Indian capital markets may extend bull run: Axis Securities official

R. Y. Narayanan Coimbatore | Updated on March 12, 2018

Sunil Shah, Research Head (Retail), Axis Securities Ltd

The year 2012 that drew a record $20 billion investment by the FIIs in Indian capital markets does not appear to be a flash in the pan. If the optimism of some of the market experts turn out to be correct, 2013 could see an encore as well.

This is despite the fact that some of the key issues such as inflation and high interest rates continuing to dog the people. There is also the question of how long the liquidity-driven rally will last when fundamentals of the economy still pose a spot of bother.

In an interview to Business Line, Sunil Shah, Research Head (Retail), Axis Securities Ltd, Mumbai, shares his thoughts on how he expects the markets to behave in the next year and which sectors/stocks might do well. Excerpts.

The rally so far in 2012 has been fuelled by the over $20 billion FII investment. How long do you think this momentum would last?

FIIs have poured in over $22 billion in the current year to-date. India's growth has been slowing, but it still is growing at the second fastest pace in the world. The debt / GDP of India is at a far more comfortable level compared to US, Europe or Japan. Their excess liquidity will be diverted to growth-oriented countries like India amongst others. So we will continue to see such influx even in the next calendar (year).

How will US fiscal cliff (crisis), if not resolved before the year end, would affect Indian markets?

The US govt needs to curb its deficit by raising taxes which could put the economy into recession. But if it continues to print currency to bridge the gap, then the debt ceiling will be breached and rating of US will be once again at risk. On both counts, the US economy would suffer. India could get impacted in the short-term as again there could be global flight to safety towards the dollar and INR could depreciate further. This could be the short-term negative impact in the next quarter or so. However, subsequently, the corporate earnings and reform process will govern the market direction.

What are the compelling reasons for the retail investors giving a pass to the market recovery in 2012?

The behaviour of retail investor is governed by psychological factors like ‘anchoring’ or ‘fear of loss’ that restricts switching from non-performer stocks to quality stocks. Given the herd mentality of investing in 2008, the retail investor is still saddled with poor quality expensive stocks of the bull run. Though Sensex or CNX mid-cap may be closer to all-time high, the BSE small cap index is still close to 40 per cent away from its all-time high. Sadly, the retail investor has a big chunk of his portfolio in such stocks, so obviously he is not much enthused about the current stock market rally and has given 2012 a pass.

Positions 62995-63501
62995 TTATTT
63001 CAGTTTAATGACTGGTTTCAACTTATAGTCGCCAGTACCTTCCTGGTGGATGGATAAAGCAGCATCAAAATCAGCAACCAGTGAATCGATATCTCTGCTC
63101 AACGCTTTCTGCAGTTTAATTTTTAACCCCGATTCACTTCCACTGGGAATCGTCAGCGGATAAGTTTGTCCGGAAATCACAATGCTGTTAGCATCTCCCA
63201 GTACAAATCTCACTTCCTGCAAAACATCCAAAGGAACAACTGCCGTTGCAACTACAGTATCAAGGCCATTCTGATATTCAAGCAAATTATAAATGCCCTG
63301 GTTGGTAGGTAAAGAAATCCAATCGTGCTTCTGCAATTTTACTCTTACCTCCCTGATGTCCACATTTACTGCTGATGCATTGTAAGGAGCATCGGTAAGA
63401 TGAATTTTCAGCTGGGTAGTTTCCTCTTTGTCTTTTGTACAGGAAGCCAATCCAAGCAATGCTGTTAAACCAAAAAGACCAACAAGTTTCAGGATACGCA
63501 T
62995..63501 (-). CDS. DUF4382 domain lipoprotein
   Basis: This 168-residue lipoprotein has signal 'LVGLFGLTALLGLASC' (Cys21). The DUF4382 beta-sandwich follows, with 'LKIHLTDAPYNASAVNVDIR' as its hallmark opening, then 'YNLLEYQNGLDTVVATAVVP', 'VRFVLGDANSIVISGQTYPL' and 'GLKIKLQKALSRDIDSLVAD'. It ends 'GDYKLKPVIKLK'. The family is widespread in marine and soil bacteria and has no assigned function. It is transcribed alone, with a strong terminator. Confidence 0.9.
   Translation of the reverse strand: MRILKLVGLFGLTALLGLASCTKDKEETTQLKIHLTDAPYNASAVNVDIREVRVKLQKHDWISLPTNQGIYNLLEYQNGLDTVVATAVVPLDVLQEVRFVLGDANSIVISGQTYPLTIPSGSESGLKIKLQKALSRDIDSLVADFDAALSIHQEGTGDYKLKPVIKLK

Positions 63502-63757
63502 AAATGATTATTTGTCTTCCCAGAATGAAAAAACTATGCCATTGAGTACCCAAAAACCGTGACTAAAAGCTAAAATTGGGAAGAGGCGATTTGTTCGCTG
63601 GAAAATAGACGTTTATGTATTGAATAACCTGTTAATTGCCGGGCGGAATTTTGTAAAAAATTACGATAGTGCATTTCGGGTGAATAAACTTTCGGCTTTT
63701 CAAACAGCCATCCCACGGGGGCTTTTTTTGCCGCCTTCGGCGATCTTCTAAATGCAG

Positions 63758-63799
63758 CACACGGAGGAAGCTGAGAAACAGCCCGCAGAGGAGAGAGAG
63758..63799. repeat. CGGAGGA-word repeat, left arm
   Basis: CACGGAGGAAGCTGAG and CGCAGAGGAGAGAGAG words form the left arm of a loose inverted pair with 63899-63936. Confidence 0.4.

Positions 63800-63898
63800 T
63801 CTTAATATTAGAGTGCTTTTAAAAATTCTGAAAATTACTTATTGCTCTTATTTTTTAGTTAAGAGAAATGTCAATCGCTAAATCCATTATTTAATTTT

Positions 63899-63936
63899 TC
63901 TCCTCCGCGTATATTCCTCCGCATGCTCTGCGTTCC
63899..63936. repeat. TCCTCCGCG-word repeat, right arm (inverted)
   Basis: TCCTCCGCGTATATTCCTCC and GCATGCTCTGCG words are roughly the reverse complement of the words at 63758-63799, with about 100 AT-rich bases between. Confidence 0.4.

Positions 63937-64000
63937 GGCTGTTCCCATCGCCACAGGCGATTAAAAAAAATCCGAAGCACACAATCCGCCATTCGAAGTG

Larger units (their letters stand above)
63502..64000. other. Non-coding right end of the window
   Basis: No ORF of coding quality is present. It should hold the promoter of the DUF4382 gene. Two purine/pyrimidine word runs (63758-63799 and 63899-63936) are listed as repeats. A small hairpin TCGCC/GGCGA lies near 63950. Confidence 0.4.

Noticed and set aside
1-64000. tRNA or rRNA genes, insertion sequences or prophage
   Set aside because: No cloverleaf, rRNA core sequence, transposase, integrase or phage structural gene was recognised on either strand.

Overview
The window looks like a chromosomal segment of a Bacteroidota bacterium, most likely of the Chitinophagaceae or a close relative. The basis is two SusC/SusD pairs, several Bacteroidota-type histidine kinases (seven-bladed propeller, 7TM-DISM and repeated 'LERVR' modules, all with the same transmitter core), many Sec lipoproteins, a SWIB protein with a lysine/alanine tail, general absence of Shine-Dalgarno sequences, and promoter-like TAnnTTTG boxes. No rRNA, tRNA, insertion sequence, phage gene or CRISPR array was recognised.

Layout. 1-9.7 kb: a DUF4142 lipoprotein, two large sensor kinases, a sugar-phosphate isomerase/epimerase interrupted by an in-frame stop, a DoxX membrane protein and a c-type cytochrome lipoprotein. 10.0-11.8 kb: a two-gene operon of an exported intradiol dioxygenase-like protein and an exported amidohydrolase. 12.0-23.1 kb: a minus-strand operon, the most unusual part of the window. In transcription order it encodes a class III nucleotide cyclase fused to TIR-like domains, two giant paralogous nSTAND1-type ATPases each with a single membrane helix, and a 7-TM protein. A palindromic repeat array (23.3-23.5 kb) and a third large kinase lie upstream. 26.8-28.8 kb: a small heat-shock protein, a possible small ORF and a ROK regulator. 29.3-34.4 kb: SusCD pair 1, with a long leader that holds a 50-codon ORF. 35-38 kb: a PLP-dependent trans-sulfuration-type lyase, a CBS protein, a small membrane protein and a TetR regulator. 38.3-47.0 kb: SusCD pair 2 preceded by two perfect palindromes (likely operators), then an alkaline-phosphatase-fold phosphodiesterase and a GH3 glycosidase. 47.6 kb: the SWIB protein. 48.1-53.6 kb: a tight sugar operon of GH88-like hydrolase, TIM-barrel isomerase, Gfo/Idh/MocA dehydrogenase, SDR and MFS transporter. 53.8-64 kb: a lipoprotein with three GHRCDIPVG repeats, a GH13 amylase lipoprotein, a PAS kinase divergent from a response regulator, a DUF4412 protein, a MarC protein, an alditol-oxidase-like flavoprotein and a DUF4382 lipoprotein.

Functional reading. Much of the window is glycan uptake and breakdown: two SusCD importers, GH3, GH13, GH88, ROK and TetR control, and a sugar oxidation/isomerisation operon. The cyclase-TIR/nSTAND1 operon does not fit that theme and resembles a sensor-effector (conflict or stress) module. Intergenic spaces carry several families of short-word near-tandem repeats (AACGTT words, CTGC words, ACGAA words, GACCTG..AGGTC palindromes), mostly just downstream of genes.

How do you see the permission for FDI in multi-brand retail driving economic growth, particularly as it comes with riders?

FDI in retail will have a long-term impact on economic growth as competition brings in efficiency and benefits the consumer in the long term. The entry of Maruti, while leading to the disappearance of inefficient auto players, benefited the consumers. I would like to draw a similar analogy to the FDI in retail which will have a long term impact on the economy.

Which are the sectors and stocks in those sectors that you expect to perform better in 2013?

The segments and sectors which had underperformed for most of 2012 due to hibernation of the government will outperform in the next year. Another factor is the reversal of the interest cycle as indicated by the RBI Governor. While global concerns will have an impact given the current risk reward aspect, a few stocks that we like are Shriram Transport, NTPC, Coal India, Thermax, Infosys, Bharti, Reliance Industries, Tata Motors and ICICI Bank.

What should be done by the Centre to revive investor confidence?

The Centre can meet its divestment target and can revive investor confidence by pricing good quality PSUs at a discount to the market price. If retail investors make some quick bucks by buying FPOs at a steep discount, that would create liquidity and revive investor confidence albeit for the short term.

How long should the government expect the LIC to bail out PSU FPOs?

I would like to give this question a pass.

Do you think companies should go for rights/bonus issues rather than FPOs priced close to market price to meet SEBI norm of 25 per cent public shareholding for market to revive?

Many MNC stocks with more than 75 per cent promoter stake had witnessed significant uptick on expectations of being delisted ahead of the June 2013 deadline. In case of no de-listing, the run up in stock price will not be justified by the underlying fundamentals. In many cases where companies opted to directly sell excess promoter’s holdings in the open market the stock prices have corrected significantly.

While bonus issue cannot solve anything as it is on pro-rata basis, rights issue will not be fancied by minority shareholders and so the dilemma remains. Ideally, a block transfer at a discount is a viable option and the run up in their market price has made risk return unfavourable from hereon.

Published on December 25, 2012

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